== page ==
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A Controlled Comparison of the Effectiveness and Efficiency of Two Psychological Therapies for Posttraumatic Stress Disorder: Eye Movement Desensitization and Reprocessing vs. Emotional Freedom Techniques

Citation: Karatzias, T., Power, K. Brown, K., McGoldrick, T., Begum, M., Young, J., Loughran, P., Chouliara, Z. & Adams, S. (2011). A controlled comparison of the effectiveness and efficiency of two psychological therapies for posttraumatic stress disorder: Eye movement desensitization and reprocessing vs. emotional freedom techniques. Journal of Nervous & Mental Disease 199(6), 372-378. Click here to view Abstract


The present study reports on the first ever controlled comparison between eye movement desensitization and reprocessing (EMDR) and emotional freedom techniques (EFT) for posttraumatic stress disorder. A total of 46 participants were randomized to either EMDR (n = 23) or EFT (n = 23). The participants were assessed at baseline and then reassessed after an 8-week waiting period. Two further blind assessments were conducted at post-treatment and 3-months follow-up. Overall, the results indicated that both interventions produced significant therapeutic gains at post-treatment and follow-up in an equal number of sessions. Similar treatment effect sizes were observed in both treatment groups. Regarding clinical significant changes, a slightly higher proportion of patients in the EMDR group produced substantial clinical changes compared with the EFT group. Given the speculative nature of the theoretical basis of EFT, a dismantling study on the active ingredients of EFT should be subject to future research.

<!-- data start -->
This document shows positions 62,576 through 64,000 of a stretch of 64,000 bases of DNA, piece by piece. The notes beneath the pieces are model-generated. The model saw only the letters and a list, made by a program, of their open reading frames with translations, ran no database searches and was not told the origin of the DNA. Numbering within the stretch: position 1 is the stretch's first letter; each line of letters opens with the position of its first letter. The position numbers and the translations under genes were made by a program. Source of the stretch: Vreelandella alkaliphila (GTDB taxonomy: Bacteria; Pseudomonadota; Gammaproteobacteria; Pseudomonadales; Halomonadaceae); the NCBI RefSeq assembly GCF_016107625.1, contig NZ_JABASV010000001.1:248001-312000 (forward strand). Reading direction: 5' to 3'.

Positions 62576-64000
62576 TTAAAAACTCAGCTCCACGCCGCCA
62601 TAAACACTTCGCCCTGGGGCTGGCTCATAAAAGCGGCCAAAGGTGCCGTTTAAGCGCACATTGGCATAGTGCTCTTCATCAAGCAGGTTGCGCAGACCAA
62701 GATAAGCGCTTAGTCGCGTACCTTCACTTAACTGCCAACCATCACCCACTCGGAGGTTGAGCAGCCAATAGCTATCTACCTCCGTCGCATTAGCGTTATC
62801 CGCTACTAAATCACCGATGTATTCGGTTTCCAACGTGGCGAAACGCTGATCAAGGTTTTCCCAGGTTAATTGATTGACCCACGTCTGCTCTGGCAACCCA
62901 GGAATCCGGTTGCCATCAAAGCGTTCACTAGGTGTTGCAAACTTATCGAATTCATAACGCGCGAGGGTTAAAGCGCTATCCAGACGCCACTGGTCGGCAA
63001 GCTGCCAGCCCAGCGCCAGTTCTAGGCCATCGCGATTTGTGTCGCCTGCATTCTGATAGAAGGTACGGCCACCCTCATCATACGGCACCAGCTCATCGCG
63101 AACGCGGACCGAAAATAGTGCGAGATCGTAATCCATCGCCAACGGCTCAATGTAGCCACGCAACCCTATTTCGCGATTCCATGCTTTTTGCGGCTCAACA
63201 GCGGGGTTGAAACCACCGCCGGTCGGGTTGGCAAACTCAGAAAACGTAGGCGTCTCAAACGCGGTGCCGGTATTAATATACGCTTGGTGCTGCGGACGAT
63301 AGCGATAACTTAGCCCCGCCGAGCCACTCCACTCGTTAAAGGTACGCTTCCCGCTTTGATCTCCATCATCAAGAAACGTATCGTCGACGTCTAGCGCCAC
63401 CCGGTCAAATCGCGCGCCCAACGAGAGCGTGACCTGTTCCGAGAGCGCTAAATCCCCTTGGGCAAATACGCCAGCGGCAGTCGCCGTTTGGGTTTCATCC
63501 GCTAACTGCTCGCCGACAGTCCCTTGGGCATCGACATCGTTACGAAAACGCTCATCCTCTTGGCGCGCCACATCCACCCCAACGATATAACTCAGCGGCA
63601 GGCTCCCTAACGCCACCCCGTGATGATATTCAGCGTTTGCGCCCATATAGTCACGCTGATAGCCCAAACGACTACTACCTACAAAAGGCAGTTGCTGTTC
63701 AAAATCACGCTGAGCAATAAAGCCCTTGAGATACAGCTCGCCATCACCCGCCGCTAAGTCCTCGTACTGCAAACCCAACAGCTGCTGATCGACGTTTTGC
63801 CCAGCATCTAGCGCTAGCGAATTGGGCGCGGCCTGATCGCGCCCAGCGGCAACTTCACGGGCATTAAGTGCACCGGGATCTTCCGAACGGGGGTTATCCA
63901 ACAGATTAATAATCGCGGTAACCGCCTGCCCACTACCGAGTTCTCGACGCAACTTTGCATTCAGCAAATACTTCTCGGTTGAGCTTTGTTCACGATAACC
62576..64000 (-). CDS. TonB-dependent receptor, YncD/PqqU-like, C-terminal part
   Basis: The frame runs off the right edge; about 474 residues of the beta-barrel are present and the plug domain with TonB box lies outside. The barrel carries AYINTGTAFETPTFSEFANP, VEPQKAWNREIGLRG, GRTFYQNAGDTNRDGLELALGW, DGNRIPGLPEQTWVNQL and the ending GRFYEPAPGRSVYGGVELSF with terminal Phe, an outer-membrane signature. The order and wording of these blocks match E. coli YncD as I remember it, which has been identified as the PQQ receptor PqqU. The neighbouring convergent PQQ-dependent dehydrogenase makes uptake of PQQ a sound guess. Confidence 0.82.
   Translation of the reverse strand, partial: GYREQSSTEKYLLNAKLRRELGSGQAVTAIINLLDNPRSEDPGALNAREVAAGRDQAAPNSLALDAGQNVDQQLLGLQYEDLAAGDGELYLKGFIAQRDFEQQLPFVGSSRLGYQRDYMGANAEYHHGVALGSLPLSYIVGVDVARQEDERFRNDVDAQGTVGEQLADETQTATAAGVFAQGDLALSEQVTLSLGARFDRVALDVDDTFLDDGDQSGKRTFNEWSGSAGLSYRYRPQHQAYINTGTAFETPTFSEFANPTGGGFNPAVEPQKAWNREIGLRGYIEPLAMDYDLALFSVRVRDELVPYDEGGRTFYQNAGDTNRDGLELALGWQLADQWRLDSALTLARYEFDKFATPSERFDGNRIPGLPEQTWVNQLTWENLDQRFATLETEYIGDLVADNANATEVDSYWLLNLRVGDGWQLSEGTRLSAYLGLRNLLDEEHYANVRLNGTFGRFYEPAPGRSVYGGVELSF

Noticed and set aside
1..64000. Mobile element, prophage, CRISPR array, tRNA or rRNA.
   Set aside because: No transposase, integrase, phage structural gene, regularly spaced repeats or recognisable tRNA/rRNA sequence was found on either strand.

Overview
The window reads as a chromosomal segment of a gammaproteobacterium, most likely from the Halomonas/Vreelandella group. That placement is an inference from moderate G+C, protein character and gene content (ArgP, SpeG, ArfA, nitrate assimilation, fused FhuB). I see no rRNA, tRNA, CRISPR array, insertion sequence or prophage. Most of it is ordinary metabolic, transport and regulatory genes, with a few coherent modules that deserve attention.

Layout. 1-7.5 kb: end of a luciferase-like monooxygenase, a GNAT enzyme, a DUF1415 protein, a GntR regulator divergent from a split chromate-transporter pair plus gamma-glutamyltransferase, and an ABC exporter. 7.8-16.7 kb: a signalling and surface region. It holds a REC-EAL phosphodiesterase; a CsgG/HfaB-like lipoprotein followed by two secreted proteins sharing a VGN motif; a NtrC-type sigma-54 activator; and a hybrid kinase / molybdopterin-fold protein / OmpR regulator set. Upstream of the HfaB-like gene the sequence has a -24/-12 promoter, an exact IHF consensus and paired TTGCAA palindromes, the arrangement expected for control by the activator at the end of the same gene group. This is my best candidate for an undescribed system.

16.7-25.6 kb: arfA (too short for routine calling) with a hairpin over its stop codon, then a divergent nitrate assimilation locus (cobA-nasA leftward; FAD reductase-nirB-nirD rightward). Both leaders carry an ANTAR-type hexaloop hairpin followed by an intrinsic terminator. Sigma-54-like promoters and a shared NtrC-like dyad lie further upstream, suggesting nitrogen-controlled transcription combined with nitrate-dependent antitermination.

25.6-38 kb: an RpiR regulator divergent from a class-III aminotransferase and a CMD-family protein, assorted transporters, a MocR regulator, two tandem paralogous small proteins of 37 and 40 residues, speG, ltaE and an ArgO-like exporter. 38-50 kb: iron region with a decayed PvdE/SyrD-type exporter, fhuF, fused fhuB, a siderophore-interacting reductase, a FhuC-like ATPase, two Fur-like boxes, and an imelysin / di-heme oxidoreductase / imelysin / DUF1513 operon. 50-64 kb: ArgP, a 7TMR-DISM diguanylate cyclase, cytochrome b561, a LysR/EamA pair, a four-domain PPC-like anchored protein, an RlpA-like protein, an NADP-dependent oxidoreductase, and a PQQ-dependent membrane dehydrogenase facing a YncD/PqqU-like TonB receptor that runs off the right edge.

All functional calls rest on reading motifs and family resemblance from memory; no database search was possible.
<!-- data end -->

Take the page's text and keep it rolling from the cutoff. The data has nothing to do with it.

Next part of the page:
Editor’s Note

EMDR has a strong and favorable acceptance as a somatic trauma releasing technique and has been an accepted modality within the VA system in the US for treating veterans with PTSD. EFT has gained a considerable number of published studies indicating its effectiveness as well in treating PTSD symptoms. In this study 46 individuals, 23 receiving EMDR and 23 receiving and equal number of sessions of EFT had blinded assessments performed, with evaluations taken before, immediately after and 3 months after the treatments. Both groups showed significant clinical changes, producing “significant therapeutic gains” though “a slightly higher proportion of patients in the EMDR group” showed substantial gains. Given the near equal results that EFT exhibited in comparison to the much more well accepted EMDR technique in the fields of psychology and psychotherapy, this was an important step for the validity of EFT in being able to help individuals suffering from PTSD. Full paper was unavailable to review by this author.